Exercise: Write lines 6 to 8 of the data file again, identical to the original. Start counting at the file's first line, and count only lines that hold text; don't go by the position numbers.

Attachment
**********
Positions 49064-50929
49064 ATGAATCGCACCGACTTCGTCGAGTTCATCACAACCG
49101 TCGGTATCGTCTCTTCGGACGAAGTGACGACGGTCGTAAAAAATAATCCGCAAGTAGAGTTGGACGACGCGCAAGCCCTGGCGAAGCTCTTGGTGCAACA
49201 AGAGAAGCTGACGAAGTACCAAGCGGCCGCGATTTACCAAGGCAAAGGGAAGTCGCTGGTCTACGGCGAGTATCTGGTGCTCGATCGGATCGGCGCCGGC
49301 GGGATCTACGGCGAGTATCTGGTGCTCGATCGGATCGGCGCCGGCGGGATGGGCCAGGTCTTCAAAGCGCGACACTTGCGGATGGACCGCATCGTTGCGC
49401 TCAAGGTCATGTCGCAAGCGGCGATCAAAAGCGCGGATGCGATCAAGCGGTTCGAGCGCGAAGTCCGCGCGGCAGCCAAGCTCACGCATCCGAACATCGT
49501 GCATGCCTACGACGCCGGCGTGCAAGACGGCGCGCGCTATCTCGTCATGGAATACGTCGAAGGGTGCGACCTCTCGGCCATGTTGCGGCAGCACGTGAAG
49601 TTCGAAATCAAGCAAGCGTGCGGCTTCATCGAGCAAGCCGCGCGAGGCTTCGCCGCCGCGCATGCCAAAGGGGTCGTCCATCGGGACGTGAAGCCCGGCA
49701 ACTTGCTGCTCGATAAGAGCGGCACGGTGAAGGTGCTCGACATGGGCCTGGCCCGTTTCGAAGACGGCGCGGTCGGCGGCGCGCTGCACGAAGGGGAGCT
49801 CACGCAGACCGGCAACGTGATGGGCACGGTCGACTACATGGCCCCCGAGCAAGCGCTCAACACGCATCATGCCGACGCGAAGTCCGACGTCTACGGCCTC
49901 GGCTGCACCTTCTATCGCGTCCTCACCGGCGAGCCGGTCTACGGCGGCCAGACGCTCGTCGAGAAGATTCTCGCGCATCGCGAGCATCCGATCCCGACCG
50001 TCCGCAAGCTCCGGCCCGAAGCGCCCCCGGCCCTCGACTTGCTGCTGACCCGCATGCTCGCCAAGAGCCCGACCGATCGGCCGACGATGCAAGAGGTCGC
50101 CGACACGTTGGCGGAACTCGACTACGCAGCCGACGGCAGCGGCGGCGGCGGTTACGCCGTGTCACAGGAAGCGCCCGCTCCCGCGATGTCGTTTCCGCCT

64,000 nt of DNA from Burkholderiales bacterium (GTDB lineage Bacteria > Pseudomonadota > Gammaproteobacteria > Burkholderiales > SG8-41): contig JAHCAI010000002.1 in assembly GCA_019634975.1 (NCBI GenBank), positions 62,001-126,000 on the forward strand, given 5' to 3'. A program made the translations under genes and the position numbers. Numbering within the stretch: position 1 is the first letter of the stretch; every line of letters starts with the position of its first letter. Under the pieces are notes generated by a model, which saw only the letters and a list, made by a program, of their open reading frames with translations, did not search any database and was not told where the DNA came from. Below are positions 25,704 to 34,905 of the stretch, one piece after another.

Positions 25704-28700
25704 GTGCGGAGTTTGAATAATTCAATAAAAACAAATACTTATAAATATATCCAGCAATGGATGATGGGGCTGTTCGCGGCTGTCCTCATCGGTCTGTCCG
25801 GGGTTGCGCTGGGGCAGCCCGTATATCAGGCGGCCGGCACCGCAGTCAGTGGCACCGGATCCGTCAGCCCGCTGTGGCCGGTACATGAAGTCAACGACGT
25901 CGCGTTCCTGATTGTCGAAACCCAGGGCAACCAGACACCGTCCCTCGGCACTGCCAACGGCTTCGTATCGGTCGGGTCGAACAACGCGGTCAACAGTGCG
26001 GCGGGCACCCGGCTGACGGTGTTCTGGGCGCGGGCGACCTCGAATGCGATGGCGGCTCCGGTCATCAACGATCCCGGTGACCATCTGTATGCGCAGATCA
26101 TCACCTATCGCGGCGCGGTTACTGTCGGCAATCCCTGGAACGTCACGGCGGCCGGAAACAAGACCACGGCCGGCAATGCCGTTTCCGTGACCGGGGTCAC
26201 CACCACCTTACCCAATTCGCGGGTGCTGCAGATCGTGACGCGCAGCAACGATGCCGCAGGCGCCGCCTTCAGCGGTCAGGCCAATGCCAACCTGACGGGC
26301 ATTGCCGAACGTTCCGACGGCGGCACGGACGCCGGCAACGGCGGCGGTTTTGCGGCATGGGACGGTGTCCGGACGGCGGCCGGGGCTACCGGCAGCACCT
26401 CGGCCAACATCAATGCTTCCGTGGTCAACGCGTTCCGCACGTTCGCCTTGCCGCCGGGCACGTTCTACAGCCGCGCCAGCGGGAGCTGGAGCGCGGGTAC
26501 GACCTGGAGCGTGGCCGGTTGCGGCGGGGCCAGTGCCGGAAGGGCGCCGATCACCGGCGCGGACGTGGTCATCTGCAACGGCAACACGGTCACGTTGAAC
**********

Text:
49401 TCAAGGTCATGTCGCAAGCGGCGATCAAAAGCGCGGATGCGATCAAGCGGTTCGAGCGCGAAGTCCGCGCGGCAGCCAAGCTCACGCATCCGAACATCGT
49501 GCATGCCTACGACGCCGGCGTGCAAGACGGCGCGCGCTATCTCGTCATGGAATACGTCGAAGGGTGCGACCTCTCGGCCATGTTGCGGCAGCACGTGAAG
49601 TTCGAAATCAAGCAAGCGTGCGGCTTCATCGAGCAAGCCGCGCGAGGCTTCGCCGCCGCGCATGCCAAAGGGGTCGTCCATCGGGACGTGAAGCCCGGCA